A cor­ner­stone of study

Prize win­ner re­searches the se­crets on how a cen­tury-old build­ing has thrived

Mt Druitt - St Mary's Standard (East) - - NEWS - Vera Ber­tola

MANY have faded into the pages of his­tory books, but the Rooty Hill School of Arts is a liv­ing – and thriv­ing – ex­am­ple of NSW’s early pas­sion with learn­ing.

The schools of art thrived in the 19th and early 20th cen­turies and, ac­cord­ing to am­a­teur his­to­rian Les­lie Tod, “they were the fore­run­ners of to­day’s com­mu­nity cen­tres, adult ed­u­ca­tion classes, tech­ni­cal col­leges and li­braries, all rolled into one”.

Mr Tod un­cov­ered the his­tory of the Rooty Hill School of Arts in his win­ning pa­per for the an­nual Black­town May­oral His­tory Prize.

The Rooty Hill build­ing, he said, was the only one of three school of arts in Black­town that had sur­vived.

It’s longevity was be­cause it was of the brick con­struc­tion – un­like the Black­town and Prospect build­ings.

“The bricks were quar­ried from the pad­dock be­hind it,” Mr Tod said.

“It was very typ­i­cal of the build­ings of the day, ba­sic. Black­town Coun­cil had its first meet­ing there.”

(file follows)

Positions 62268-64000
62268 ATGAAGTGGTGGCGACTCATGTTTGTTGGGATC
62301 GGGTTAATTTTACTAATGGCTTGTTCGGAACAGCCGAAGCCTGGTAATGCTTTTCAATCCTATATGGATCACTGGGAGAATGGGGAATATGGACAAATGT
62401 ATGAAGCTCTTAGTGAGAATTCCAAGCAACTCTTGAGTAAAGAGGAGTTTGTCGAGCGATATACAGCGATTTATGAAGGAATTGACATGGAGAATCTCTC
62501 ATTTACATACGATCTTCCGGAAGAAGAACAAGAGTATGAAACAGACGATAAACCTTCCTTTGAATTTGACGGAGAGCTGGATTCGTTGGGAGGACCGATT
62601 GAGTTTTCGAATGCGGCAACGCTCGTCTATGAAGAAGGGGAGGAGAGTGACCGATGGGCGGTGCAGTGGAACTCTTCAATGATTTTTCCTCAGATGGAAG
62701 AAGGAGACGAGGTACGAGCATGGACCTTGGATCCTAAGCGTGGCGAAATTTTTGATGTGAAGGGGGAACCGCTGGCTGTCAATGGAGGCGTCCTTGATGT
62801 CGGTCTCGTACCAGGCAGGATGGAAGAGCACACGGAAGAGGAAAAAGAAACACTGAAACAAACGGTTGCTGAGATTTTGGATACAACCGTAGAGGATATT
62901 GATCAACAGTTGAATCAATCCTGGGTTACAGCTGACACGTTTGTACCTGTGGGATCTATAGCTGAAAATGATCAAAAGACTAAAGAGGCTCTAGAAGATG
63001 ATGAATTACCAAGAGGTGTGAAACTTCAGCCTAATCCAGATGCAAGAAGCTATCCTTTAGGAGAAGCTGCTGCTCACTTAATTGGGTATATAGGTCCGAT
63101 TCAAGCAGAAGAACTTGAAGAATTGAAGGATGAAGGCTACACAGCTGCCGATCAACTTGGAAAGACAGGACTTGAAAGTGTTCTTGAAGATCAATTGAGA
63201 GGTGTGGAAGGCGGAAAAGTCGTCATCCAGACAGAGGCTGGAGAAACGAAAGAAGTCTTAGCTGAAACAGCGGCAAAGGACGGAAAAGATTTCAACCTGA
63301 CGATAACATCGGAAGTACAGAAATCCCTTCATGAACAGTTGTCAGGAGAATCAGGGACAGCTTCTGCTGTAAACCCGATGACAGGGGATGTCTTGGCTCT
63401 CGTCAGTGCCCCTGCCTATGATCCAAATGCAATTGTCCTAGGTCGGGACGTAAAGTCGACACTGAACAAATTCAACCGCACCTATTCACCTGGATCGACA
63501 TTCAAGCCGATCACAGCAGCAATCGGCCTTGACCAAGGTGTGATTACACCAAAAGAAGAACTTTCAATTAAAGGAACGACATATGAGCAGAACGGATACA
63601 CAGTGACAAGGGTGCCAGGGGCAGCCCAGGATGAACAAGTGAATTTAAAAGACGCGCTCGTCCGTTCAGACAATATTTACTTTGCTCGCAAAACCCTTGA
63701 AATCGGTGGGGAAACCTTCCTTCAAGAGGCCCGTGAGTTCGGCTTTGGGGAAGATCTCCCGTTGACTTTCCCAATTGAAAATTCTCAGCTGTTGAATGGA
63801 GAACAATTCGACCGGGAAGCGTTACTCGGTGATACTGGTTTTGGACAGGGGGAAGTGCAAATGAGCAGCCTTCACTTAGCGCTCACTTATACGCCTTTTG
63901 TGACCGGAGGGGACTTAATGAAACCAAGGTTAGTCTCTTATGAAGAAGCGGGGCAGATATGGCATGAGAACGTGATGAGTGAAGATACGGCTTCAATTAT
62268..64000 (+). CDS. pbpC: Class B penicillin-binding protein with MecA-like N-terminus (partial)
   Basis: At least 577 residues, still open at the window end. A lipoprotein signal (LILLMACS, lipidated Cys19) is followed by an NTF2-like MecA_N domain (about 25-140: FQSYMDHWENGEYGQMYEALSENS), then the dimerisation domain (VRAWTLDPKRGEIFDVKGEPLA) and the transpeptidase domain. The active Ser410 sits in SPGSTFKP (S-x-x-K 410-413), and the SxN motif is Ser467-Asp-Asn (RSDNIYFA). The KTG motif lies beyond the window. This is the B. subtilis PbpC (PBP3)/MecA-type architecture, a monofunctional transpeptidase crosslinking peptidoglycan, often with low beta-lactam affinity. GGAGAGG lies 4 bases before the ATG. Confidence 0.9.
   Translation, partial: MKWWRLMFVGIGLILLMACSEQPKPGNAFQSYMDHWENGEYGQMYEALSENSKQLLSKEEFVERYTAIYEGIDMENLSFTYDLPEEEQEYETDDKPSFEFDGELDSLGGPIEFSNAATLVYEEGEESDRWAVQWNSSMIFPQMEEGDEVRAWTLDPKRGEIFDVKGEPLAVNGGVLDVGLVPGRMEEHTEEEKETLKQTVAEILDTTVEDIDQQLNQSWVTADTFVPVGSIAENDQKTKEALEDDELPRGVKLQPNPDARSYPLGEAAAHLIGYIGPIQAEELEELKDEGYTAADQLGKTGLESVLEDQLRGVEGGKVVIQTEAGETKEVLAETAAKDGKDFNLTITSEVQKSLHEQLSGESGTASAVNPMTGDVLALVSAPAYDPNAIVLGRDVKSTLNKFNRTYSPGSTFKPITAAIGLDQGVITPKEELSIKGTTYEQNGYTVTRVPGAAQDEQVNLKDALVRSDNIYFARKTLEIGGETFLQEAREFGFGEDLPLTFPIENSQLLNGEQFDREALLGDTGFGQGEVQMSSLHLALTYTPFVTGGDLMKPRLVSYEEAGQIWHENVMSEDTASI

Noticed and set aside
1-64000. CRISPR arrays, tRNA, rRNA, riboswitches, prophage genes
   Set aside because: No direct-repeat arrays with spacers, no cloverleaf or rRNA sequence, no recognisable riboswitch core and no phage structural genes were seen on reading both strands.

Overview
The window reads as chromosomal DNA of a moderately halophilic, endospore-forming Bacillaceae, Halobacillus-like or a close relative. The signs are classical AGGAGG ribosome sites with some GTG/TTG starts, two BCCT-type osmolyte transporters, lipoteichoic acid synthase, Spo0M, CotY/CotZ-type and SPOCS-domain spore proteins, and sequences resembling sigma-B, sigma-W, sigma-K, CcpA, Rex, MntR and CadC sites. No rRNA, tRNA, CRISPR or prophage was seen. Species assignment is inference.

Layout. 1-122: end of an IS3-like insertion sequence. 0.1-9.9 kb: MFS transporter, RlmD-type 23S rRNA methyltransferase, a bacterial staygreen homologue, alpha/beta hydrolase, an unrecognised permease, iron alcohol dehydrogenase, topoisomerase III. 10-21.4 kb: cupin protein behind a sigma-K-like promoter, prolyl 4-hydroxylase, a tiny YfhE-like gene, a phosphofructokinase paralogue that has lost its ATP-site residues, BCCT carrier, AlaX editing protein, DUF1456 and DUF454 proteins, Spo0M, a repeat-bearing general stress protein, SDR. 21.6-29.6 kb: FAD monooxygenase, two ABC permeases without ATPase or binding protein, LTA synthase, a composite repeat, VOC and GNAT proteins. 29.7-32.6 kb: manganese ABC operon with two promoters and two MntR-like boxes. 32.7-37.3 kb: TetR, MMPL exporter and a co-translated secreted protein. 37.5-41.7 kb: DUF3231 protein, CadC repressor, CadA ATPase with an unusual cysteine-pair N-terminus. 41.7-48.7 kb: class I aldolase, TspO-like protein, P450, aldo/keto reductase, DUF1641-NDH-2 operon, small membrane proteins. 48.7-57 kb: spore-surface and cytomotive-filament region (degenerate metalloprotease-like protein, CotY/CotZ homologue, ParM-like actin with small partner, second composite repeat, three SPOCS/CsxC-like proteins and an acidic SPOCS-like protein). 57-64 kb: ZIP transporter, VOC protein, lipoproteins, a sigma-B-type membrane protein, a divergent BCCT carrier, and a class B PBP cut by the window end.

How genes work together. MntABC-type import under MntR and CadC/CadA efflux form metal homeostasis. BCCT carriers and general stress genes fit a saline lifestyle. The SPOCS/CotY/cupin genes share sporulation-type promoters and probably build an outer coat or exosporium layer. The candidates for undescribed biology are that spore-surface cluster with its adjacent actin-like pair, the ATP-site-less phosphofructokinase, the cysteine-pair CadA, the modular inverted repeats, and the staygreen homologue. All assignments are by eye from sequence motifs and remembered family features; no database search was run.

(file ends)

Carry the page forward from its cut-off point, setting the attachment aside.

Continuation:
Mr Tod said the cul­tural sig­nif­i­cance of the schools of art around NSW had never prop­erly been recog­nised.

“They bore the imprint of those who estab­lished and pa­tro­n­ised them,” he wrote in his pa­per.

“In an era of short ed­u­ca­tion, they pro­vided to adults, work­ers and par­ents, a venue in which to con­tinue learn­ing through adult classes on a va­ri­ety of top­ics, and a li­brary, usu­ally of sev­eral thou­sand books, from which to learn .

“They also pro­vided the work­ing man with a quiet so­cial venue al­ter­na­tive to lo­cal ho­tels.

“It was a pic­ture show the­atre for many years, from the 1930s-60s, kinder- garten, preschool, li­brary … it was many things over the years. It was also used for ev­ery­thing else like dances and birth­days.”

They bore the imprint of those who estab­lished and pa­tro­n­ised them

Mr Tod’s fi­nal words on the school were an en­dorse­ment of its prac­ti­cal­ity.

“It is still in com­mu­nity use, although not for the pur­poses en­vis­aged back in the early 1900s … Yet it con­tin­ues to serve the com­mu­nity for which it was built more than a cen­tury later.”

Les­lie Tod won the Black­town May­oral His­tory Prize with a pa­per on the Rooty Hill School of Arts and (be­low) the build­ing’s foun­da­tion stone. Pic­ture: Justin San­son HIS­TORY UN­COV­ERED Rich and re­ward­ing

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